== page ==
More Songs of the Countryside

Song Cycle by Michael (Dewar) Head (1900 - 1976)

Word count: 398

1. Foxgloves [sung text checked 1 time]

The foxglove bells, with lolling tongue,
Will not reveal what peals were rung
In Faery, in Faery,
A thousand ages gone.

All the golden clappers hang
As if but now the changes rang;
Only from the mottled throat
Never any echoes float.

Quite forgotten, in the wood,
Pale, crowded steeples rise;
All the time that they have stood
None has heard their melodies.

Deep, deep in wizardry
All the foxglove belfries stand.
Should they startle over the land,
None would know what bells they be.

Never any wind can ring them,
Nor the great black bees that swing them
Ev'ry crimson bell, down-slanted,
Is so utterly enchanted.

The foxglove bells, with lolling tongue,
Will not reveal what peals were rung
In Faery, in Faery,
A thousand ages gone.

Authorship

Researcher for this text: Emily Ezust [Administrator]

2. The garden seat [sung text not yet checked]

Its former green is blue and thin,
And its once firm legs sink in and in;
Soon it will break down unaware,
Soon it will break down unaware.

At night when reddest flowers are black
Those who once sat thereon come back;
Quite a row of them sitting there,
Quite a row of them sitting there.

With them the seat does not break down,
Nor winter freeze them, nor floods drown,
For they are as light as upper air,
They are as light as upper air!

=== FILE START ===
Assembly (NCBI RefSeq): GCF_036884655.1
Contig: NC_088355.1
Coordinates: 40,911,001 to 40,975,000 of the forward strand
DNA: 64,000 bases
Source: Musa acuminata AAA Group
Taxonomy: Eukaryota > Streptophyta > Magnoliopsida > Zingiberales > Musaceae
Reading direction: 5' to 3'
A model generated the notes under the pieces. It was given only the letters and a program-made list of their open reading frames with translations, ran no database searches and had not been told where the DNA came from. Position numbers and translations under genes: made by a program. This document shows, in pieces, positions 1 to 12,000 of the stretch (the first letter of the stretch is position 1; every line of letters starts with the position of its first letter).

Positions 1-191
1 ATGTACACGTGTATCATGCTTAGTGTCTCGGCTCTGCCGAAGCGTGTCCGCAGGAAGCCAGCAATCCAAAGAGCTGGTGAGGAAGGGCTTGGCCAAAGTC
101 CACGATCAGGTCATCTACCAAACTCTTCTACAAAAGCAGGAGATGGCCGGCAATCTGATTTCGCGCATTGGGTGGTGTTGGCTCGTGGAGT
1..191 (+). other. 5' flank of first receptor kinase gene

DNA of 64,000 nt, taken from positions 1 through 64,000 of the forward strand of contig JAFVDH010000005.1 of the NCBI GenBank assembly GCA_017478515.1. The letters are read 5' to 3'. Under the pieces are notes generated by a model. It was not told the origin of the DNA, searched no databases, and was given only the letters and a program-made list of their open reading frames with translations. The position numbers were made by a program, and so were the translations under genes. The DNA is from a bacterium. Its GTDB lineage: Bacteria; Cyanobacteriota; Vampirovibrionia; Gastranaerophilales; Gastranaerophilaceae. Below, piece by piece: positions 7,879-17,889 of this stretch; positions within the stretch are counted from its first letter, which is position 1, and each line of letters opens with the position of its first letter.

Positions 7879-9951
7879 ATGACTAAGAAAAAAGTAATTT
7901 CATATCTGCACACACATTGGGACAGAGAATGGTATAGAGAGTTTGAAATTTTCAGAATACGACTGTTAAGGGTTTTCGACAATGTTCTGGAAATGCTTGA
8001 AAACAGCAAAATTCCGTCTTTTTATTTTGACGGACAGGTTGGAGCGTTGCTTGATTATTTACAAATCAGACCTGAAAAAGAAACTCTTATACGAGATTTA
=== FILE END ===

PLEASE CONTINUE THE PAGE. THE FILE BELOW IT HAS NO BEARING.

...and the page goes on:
Authorship

Researcher for this text: Emily Ezust [Administrator]

3. Weathers [sung text not yet checked]

 This is the weather the cuckoo likes,
	And so do I;
 When showers betumble the chestnut spikes,
	And nestlings fly;
 And the little brown nightingale bills his best,
 And they sit outside at "The Traveller's Rest",
 And maids come forth sprig-muslin drest,
 And citizens dream of the south and west,
	And so do I.

 This is the weather the shepherd shuns,
	And so do I;
 When beeches drip in browns and duns,
	And thresh and ply;
 And hill-hid tides throb, throe on throe,
 And meadow rivulets overflow,
 And drops on gate bars hang in a row,
 And rooks in families homeward go,
	And so do I.

Authorship

See other settings of this text.

First published in Good Housekeeping, London, May 1922

Researcher for this text: Ted Perry

4. Why have you stolen my delight? [sung text checked 1 time]

Why have you stolen my delight?
 [ ... ]

Authorship

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